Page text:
George,

I am afraid that the greenfield/brownfield argument made by some people is pretty spurious. First off the biodiversity value of cultivated grass is minimal – it really isn’t much more interesting than concrete. Our parks are first and foremost recreational spaces that we need to manage to ensure the largest possible number of people are outside enjoying themselves. The skate park achieves this.

Detractors do not want to hear about the adjacent backland sites Haslemere and Wildberry nature reserves which are each bigger than the skate park and are both formally designated Sites of Importance for Nature Conservation. These were created from disused tennis courts – so we are more than compensating for the loss of green space very nearby.

You ask about the density of kids. Yes, there are 900 kids at Elthorne Park High School, which is bigger than the private schools at the centre of the borough. So there are lots of kids nearby without considering Gunnersbury Catholic School down the Boston Manor Road on the Ride, oh and Fielding Primary School and Oaklands Primary School where we held the recent consultation because EPHS were being silly and taking their toys away.

EPHS’s position on the skate park seems to be we find kids a bit scary and we don’t know how to control them. I am not sure they are enhancing their reputation.

Our consultations are designed by specialists. I know that there is scope to ask the right question of the right people to get the answer you want but here we asked a straightforward question: “What do you think of the Council’s preferred location of Elthorne Park for skate park?” and we asked people in a 1.5 mile radius. Not too near. Not too far. As I say we can’t have one road adjacent to the park vetoing activity in the park.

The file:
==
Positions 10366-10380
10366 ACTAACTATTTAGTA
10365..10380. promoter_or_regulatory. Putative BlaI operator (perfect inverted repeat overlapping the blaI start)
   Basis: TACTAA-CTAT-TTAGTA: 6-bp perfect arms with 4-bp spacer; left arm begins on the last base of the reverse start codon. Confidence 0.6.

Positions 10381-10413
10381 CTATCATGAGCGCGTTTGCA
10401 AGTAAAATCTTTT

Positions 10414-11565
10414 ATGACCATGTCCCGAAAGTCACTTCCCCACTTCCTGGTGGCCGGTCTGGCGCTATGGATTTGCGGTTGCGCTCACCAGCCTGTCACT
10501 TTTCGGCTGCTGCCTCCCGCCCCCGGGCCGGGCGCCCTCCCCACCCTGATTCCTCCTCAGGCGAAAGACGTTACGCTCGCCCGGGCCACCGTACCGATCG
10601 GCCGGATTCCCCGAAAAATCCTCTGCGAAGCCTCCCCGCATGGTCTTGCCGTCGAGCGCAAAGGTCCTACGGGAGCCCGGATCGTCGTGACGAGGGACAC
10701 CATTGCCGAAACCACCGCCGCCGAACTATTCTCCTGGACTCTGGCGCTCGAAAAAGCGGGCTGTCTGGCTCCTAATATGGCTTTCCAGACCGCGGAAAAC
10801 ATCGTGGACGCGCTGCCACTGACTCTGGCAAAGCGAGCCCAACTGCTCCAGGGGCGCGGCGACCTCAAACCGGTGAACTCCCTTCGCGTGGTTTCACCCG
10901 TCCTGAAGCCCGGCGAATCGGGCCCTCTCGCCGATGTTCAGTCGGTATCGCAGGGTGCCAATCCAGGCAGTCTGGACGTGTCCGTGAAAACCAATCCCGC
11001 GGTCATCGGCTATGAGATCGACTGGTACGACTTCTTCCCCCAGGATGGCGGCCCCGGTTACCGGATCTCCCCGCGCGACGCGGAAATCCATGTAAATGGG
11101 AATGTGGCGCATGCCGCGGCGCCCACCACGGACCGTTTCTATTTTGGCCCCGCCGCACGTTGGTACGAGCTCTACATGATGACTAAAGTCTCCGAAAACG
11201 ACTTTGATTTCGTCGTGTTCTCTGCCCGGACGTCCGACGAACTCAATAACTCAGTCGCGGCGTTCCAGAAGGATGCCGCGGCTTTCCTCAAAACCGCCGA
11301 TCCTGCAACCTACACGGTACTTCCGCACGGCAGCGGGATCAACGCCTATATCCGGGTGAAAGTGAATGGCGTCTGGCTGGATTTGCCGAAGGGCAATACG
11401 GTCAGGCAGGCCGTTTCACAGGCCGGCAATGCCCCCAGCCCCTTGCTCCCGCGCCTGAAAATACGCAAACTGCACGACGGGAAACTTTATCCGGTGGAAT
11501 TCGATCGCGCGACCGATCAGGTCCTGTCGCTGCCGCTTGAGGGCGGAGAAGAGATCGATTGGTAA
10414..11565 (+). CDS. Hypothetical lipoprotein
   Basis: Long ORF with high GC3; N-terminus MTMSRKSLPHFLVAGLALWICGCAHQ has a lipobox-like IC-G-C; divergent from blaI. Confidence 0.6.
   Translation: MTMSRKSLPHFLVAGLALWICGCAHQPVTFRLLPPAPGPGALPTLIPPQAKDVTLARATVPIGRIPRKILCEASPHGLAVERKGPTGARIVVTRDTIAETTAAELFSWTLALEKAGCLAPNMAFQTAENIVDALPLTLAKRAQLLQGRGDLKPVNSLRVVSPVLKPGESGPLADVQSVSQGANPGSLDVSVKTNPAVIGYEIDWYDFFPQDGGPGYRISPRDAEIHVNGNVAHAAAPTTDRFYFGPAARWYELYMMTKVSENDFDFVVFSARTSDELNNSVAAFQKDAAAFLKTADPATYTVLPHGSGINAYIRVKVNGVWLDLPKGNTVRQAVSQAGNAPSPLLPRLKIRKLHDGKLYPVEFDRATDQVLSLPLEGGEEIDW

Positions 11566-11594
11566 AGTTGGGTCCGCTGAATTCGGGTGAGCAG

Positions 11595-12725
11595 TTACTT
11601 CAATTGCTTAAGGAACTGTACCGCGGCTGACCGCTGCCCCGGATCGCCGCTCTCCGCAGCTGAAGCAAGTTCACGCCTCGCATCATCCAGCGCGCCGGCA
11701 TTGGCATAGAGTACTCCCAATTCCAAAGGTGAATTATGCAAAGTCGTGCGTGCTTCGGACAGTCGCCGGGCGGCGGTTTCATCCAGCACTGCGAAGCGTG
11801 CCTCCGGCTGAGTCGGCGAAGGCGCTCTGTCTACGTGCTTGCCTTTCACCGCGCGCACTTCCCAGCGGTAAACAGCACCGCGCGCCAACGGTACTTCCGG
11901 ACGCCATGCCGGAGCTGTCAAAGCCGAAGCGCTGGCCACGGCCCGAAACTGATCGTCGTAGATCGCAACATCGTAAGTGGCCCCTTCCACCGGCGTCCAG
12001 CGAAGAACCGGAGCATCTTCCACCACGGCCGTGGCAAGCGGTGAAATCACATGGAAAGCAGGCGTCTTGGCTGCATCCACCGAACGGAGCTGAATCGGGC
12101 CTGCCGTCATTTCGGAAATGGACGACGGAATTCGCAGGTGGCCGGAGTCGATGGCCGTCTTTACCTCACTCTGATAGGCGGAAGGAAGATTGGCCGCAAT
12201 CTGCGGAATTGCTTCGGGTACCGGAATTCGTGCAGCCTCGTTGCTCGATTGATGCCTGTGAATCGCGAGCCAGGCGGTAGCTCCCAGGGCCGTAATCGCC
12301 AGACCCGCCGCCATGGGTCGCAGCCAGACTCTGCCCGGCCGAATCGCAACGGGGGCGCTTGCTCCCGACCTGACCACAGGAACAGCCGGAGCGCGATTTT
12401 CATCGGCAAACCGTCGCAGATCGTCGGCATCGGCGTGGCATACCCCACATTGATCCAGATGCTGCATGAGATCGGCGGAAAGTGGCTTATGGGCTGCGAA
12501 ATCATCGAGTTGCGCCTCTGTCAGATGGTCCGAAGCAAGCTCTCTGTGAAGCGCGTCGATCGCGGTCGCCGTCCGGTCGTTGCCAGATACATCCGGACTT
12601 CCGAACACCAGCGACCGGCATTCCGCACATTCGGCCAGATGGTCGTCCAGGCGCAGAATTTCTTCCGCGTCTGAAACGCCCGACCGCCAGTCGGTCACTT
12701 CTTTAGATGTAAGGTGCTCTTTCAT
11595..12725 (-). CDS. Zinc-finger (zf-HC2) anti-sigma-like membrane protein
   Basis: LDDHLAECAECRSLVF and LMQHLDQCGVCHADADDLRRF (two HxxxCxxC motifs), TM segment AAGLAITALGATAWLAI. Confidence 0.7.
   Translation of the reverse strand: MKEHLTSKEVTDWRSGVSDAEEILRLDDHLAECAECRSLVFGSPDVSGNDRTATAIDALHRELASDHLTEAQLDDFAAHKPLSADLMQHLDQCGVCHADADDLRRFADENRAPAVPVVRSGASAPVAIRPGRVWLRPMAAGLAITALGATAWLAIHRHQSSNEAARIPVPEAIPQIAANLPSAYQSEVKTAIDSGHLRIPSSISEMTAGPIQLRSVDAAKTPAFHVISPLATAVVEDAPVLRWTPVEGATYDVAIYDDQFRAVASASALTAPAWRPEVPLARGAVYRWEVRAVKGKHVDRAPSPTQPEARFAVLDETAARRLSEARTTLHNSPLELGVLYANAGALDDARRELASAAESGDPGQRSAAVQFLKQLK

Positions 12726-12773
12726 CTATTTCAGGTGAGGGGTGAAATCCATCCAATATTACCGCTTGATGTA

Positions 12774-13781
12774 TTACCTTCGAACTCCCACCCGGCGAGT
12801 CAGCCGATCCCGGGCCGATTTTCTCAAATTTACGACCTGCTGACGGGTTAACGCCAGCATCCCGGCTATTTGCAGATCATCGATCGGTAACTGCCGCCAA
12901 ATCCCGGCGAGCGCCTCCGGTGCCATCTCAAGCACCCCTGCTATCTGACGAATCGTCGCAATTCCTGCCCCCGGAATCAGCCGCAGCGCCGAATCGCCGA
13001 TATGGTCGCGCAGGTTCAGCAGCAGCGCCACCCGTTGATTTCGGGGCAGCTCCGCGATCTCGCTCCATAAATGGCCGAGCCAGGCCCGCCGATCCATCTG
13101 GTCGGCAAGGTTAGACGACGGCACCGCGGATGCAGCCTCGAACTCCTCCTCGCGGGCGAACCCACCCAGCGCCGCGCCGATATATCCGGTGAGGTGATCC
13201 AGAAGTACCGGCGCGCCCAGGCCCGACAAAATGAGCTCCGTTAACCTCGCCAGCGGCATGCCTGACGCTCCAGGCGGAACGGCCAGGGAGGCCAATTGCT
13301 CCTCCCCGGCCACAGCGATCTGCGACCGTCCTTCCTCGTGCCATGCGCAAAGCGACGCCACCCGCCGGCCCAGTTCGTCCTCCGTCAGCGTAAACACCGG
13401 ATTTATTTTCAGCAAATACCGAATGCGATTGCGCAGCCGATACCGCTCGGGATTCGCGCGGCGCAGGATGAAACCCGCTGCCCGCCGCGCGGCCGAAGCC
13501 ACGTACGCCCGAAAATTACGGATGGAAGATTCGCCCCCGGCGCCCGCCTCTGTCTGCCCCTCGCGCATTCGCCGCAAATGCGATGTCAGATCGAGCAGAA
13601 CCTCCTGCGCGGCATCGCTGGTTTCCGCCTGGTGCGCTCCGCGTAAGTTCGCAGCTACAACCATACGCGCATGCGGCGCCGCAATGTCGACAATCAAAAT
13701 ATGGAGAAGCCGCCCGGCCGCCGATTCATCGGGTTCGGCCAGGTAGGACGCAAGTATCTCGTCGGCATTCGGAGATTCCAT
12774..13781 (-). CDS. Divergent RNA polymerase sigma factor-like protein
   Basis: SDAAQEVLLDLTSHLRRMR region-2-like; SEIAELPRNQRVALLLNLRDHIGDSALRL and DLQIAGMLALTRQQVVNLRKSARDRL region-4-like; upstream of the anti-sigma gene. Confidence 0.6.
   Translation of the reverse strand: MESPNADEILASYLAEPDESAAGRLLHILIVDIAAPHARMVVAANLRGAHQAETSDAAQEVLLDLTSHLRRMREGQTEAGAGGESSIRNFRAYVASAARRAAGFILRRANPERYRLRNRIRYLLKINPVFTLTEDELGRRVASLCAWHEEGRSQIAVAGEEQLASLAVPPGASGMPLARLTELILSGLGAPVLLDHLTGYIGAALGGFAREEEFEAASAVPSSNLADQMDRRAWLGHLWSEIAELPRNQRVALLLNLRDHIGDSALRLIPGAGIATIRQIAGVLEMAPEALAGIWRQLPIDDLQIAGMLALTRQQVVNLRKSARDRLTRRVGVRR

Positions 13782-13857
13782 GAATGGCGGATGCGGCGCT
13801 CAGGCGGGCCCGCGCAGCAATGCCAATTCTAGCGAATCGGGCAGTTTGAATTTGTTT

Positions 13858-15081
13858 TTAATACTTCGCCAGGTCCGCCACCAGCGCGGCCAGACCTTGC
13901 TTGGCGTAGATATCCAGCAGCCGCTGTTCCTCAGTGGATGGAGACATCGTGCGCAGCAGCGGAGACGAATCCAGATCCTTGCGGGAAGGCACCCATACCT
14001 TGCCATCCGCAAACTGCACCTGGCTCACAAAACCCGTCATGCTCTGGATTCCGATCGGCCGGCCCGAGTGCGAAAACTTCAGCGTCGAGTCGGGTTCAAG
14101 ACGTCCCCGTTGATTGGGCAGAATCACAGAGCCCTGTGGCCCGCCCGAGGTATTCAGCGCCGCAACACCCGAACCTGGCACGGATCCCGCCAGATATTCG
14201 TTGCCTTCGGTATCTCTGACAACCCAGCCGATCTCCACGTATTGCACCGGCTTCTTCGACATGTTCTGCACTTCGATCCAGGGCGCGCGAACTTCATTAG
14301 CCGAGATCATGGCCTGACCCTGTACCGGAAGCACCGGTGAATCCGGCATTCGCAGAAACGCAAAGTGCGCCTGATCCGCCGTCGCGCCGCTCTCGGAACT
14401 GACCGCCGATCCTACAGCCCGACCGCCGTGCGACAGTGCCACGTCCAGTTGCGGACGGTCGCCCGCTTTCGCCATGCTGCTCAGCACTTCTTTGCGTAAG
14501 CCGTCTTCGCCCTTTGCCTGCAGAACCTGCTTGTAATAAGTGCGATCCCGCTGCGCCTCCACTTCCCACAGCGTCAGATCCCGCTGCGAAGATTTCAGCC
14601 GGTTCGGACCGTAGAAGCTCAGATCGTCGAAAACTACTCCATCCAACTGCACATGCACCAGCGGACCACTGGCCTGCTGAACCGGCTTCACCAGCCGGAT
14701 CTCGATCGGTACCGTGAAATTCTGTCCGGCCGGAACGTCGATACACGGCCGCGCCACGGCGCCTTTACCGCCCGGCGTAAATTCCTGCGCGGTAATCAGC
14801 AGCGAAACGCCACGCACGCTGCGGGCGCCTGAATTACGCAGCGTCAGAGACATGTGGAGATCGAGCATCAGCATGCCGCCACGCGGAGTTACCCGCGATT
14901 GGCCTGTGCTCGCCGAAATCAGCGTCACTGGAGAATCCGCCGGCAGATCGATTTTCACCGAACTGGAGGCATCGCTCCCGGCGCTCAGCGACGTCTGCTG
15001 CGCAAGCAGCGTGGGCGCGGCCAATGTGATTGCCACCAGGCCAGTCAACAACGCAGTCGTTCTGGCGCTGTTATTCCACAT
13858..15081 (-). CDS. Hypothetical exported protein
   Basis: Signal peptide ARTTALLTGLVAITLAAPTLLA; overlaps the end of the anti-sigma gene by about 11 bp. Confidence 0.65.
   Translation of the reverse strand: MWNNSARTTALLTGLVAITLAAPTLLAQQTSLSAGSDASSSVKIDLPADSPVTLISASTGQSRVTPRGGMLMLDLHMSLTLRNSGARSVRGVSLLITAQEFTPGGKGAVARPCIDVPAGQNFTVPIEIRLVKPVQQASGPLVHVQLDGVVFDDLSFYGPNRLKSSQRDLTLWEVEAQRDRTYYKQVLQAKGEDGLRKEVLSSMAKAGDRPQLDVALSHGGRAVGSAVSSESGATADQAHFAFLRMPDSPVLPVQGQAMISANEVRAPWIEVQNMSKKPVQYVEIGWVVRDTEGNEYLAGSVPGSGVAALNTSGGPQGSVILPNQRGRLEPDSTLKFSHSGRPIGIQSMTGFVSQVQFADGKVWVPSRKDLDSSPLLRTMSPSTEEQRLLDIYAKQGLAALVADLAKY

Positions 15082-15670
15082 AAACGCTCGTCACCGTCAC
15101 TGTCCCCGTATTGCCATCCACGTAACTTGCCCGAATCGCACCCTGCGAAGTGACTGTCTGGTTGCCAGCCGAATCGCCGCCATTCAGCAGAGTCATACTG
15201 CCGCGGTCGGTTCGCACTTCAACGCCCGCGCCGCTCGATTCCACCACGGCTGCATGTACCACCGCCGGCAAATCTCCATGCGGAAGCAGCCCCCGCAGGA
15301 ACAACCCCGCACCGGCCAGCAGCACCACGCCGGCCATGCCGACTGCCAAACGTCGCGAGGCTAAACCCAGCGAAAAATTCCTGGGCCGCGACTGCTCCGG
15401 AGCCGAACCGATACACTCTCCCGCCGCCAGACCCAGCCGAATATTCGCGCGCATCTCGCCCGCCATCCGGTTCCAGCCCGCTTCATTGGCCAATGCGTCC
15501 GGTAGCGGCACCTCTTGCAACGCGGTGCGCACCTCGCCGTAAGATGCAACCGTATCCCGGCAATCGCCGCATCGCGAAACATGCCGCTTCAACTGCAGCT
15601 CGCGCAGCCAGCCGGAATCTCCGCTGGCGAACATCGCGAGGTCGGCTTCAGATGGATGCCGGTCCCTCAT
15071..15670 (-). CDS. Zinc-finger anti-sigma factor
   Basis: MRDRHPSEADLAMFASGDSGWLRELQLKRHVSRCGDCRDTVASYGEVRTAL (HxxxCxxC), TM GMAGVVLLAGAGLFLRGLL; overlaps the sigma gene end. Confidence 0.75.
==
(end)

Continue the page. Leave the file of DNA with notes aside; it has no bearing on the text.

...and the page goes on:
No, the kids did not swamp the consultation from their bedroom PCs. We effectively had two separate consultations. More than 700 people who live within a mile and a half of the park responded to the questionnaire on paper and 61.9% said they would rather have the skate park in Elthorne Park. Out of the 405 people who shared their views online, 76.3% said the park was their preferred location.

I will gladly provide some seasoning for your hat when you eat it George.

If biodiversity is the main issue presumably it would be cost-effective to concrete over all our parks and have zero maintenance costs for eternity.

Following your logic Phil, can we expect skate parks in all our public parks over the next few years? It seems unfair to allow Elthorne and Northfield’s children to have an unfair advantage over Southall, Acton or Greenford children. A skate park on Haven Green perhaps so that all those rich Tory voters’ children at the nearby private schools can strut their stuff.

I hope you aren’t being disparaging about Elthorne Park High School because the Chair is an ex-Labour Councillor. No I’m sure you wouldn’t be that petty.

Let’s hope that if the skate park is built it is well used and not abused out of hours. It would, of course, be most unfortunate if skate boarding turned out to be just a current fad and die out soon just like squash.